African Ele-Diary 2011
December 5, 2011
A letter from Flora's primary Caregiver, Angela...
As most people know by now, the documentary about Flora and her journey to sanctuary recently aired on the OWN network. From what I have heard, there are conflicting viewpoints on what the documentary was really about after all was said and done, but hopefully this can be set aside to allow for the fact that at least it touched on the plight of elephants captured and brought into captivity. Even if it isn't exactly what people expected or wanted (things rarely are), it can still allow Flora to be an ambassador to her species - if we let it.
One Lucky Elephant Star Flourishes at Sanctuary in Tennessee
There are those who come away from the program feeling they have learned about something they care about and want to support. There are those who come away with the opinion that David should be allowed to visit, or at least view, Flora. There are still more who just have more questions than they did before they saw it. That's okay. I don't know if there is one absolute answer that fits this dilemma, but I do think the decisions that were set in place were coming from a place of concern for everyone...both human and elephant.
Those who cared for Flora here after David was good enough to let her come saw the reality of her capabilities and strength. If everyone could see the twisted, crumpled pieces of steel that she took out her frustrations on (shaped in a manner that wasn't supposed to be "possible" according to the steel companies), perhaps it would give them a better understanding of the safety issues involved in the final decision regarding visitation. The thought of, "maybe it's been long enough that she wouldn't do anything like that again" is understandable, but when you weigh the risk of injury and safety, and the possible worst case scenarios, one must consider both the best and worst outcome to be fair.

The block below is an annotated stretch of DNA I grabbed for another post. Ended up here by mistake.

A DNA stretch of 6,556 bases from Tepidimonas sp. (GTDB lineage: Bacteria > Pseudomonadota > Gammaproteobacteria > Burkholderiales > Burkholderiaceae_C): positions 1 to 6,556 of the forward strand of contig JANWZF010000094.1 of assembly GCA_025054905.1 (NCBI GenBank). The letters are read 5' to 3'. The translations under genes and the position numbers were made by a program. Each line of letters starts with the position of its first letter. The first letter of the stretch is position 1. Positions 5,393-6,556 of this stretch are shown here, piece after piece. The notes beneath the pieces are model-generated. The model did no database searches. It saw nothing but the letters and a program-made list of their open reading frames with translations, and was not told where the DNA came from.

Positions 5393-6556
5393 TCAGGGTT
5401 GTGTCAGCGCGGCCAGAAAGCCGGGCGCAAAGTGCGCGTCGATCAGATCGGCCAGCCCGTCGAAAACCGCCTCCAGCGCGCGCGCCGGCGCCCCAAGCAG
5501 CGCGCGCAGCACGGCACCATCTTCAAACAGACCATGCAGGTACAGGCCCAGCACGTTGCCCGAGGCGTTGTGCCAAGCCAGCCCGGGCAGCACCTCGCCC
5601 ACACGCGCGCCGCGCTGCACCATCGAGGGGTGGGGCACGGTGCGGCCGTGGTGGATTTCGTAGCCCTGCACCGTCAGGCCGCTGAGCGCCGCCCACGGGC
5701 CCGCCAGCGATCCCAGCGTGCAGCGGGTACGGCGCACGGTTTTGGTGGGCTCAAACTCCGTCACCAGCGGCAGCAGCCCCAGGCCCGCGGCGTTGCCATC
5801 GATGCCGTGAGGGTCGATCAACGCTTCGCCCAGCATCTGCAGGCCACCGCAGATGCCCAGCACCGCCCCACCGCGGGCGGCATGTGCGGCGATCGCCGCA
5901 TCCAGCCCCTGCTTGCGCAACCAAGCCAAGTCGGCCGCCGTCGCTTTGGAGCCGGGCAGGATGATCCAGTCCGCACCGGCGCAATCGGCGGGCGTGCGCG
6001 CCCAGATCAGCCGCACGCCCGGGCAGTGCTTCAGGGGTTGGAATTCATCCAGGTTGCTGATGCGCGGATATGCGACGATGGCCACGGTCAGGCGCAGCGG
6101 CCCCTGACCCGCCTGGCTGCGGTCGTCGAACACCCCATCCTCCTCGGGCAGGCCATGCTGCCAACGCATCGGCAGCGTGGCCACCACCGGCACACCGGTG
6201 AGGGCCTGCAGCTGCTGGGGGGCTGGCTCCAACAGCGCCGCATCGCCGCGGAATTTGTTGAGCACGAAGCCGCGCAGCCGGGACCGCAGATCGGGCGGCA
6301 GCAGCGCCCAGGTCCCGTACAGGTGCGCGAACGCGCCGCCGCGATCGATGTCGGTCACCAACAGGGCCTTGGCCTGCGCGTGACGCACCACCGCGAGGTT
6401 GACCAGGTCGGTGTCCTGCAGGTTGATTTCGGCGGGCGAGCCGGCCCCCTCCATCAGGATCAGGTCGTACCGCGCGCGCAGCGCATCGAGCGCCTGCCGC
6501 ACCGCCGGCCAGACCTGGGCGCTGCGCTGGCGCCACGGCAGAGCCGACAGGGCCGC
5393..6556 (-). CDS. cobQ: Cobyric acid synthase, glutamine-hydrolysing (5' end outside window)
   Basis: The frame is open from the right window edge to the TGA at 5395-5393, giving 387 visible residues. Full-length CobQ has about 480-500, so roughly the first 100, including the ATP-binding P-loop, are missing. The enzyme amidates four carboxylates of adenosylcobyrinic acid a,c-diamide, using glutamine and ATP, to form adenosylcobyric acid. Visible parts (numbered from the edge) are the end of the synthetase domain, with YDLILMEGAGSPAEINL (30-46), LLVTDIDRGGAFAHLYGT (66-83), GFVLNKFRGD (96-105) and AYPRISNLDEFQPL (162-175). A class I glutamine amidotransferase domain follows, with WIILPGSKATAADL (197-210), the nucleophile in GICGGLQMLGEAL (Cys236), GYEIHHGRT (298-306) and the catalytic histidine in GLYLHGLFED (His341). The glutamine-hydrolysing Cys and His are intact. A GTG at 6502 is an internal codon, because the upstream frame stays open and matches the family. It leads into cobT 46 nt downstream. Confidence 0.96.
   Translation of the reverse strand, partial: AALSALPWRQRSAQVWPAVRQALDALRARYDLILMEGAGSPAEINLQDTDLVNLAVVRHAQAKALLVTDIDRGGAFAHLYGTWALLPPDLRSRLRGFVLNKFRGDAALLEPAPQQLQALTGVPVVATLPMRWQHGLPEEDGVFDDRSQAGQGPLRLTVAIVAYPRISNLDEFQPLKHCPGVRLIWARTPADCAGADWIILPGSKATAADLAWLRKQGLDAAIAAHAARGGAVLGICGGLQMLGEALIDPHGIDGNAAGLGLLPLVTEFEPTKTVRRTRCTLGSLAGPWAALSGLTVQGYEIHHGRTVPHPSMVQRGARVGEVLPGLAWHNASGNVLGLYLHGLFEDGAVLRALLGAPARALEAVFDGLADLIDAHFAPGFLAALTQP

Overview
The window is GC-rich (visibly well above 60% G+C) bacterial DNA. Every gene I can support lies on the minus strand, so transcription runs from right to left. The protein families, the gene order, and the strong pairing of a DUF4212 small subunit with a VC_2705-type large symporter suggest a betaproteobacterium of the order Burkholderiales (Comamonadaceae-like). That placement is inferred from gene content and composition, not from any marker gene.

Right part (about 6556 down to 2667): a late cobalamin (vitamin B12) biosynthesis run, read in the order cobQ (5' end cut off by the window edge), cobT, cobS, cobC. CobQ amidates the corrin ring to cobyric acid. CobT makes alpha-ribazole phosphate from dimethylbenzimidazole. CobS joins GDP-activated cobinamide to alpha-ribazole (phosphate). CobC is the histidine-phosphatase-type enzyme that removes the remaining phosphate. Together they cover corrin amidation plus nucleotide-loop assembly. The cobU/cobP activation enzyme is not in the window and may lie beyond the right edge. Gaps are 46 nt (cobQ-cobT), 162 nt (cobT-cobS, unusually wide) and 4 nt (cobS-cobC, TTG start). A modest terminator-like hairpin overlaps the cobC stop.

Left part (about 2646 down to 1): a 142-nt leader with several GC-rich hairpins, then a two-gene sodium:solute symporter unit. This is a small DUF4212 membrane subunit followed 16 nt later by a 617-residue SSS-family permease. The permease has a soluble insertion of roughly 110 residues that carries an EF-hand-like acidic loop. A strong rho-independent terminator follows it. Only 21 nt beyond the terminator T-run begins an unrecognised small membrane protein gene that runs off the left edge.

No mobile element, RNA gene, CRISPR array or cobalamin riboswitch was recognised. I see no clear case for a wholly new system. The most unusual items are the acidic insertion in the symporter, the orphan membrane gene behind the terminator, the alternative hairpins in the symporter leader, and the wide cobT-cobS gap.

Flora is doing very well, and continues to evolve in her relationships with both Tange and her caregivers. She has more frequent playful moments than in the past, but still adheres to her more serious personality. She is highly intelligent, a stunning example of her species, and is a pleasure to be around. We did a recent measurement and she stands over 9 feet tall at the shoulder-quite a big girl. Tange follows with an impressive height of between 8 and 9 feet at the shoulder.
As a caregiver, whenever Flora "gives" you something, it is a huge honor. When it's her choice to cooperate and offer behaviors during training, or even when she elicits the very soft rumbles of greeting when you approach, it warms you a bit and makes you smile. Seeing these amazing animals move through their day without fear or strict, structured routines is a genuine pleasure. It's nice to know sometimes we actually have to go out and find them doing what they do, rather than having them programmed to do certain things or be at specific places at specific times. Flora is definitely one who enjoys these freedoms, often being found at the Pipeline Pine Forest (one of her favorite hangouts) ….